waffles, berry syrup
black bean quesadillas
chicken & rice casserole, green salad(!!)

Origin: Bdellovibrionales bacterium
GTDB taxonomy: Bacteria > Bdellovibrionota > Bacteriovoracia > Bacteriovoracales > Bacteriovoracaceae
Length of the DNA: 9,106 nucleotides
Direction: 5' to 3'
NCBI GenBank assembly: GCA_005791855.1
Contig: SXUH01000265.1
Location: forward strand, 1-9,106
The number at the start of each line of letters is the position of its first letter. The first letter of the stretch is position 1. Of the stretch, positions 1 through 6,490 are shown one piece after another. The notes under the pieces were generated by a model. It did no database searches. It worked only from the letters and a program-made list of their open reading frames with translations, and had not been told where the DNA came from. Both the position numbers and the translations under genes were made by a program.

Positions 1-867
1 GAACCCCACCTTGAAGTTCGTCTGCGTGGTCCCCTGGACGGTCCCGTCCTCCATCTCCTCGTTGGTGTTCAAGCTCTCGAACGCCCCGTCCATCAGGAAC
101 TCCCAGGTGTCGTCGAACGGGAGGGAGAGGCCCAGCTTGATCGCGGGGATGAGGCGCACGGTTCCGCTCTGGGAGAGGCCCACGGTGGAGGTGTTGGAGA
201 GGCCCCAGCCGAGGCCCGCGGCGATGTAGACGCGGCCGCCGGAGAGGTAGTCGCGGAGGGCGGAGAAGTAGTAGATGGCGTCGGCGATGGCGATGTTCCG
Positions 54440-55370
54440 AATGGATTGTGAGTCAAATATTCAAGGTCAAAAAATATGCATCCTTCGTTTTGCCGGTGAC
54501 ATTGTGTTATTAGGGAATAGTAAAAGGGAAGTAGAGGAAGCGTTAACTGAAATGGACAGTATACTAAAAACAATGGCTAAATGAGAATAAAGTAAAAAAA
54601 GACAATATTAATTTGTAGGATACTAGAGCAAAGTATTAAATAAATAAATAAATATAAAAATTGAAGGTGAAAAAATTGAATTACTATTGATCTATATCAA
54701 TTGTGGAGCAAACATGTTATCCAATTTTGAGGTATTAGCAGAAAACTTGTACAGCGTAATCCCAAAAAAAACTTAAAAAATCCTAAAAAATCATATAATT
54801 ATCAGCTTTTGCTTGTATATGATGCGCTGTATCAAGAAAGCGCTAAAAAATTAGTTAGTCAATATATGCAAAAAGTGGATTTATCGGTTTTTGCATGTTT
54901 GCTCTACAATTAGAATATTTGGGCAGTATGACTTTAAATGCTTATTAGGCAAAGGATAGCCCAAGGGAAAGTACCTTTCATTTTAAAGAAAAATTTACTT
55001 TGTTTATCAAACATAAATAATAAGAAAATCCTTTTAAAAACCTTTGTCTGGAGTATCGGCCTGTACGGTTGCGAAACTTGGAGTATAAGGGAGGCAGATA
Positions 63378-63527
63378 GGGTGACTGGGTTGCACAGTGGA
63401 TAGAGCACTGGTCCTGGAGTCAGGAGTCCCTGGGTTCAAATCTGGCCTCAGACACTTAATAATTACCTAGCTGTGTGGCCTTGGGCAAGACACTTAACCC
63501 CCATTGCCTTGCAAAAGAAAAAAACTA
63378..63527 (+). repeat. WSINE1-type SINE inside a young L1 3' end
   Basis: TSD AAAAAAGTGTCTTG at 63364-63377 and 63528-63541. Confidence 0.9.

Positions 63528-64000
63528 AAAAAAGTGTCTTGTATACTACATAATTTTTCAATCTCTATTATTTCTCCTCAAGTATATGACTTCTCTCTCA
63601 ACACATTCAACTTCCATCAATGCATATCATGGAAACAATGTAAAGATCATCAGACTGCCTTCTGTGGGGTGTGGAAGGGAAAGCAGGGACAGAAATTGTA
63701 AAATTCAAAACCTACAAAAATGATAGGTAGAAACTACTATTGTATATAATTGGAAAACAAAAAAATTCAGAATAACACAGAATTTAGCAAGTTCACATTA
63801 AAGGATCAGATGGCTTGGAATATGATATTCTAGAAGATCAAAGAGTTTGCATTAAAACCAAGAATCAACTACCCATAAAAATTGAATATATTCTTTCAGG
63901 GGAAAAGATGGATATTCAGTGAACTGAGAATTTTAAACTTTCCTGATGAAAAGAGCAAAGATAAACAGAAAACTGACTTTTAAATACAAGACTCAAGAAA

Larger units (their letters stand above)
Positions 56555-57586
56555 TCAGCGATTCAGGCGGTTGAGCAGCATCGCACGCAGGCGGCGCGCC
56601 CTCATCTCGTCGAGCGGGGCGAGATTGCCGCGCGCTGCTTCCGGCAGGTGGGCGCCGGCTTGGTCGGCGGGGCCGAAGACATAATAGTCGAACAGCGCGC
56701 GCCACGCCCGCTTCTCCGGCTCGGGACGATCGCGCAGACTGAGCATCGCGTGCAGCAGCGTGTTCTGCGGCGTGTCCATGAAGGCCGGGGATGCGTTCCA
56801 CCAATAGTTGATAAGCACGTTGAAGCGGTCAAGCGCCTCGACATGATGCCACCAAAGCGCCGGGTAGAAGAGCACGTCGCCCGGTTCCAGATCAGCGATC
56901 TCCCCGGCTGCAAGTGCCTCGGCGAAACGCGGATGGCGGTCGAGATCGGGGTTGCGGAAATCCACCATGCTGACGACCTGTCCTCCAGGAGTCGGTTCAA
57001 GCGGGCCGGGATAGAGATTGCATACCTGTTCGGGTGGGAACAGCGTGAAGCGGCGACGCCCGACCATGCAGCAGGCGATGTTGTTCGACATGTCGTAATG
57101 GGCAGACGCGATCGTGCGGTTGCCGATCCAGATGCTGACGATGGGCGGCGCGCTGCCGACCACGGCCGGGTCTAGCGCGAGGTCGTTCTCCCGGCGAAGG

The end is near. You can feel it in the air, in the people coming and going, a subtle shift in attitude. Our focus evolves from sustaining to using up that last bit of toothpaste in the tube and going home. With the finish line in site, the pace quickens. Every day the helicopter deposits another load of last-minute plumbers, electricians, carpenters… it would seem that even Antarctica is not immune to procrastination. I’m in an endless cycle of cooking and dishwashing and cooking- to feed eight to ten people three times a day at a kitchen table with only six chairs. In trying to use up things in the pantry which can’t freeze or have been there for years(!?) I find myself facing down a decrepid can of cream of mushroom soup. I am the first to admit that the casserole chapter in my cookbook is a little thin. The casserole is often a family tradition- something most folks learn to love and make as a child. The casseroles of my youth were almost exclusively limited to the mysterious concoctions served by my grandma on Wednesday game nights. They were delicious, and unnatural in a way that, as a child of whole wheat, fruit juice sweetened upbringings, I craved fantastically. These mythical casseroles, like Froot Loops and Kraft American Cheese Singles were ephemeral delights gorged upon when visiting relatives, and never seen at home where my culinary foundation was laid. In Antarctica, I am learning to embrace the humble casserole as a convenient vehicle for feeding many people with few ingredients. While I have become comfortable with shamelessly disguising lackluster canned and frozen ingredients with a topping of cheese and buttered cracker crumbs, today will be my first foray into the world of Campbell’s Cream of Mushroom. Here on this frozen continent, I may be homesick for dim sum and taco carts, but I know that for my diners du jour- a group of electricians from Michigan, chicken and rice casserole tastes like home.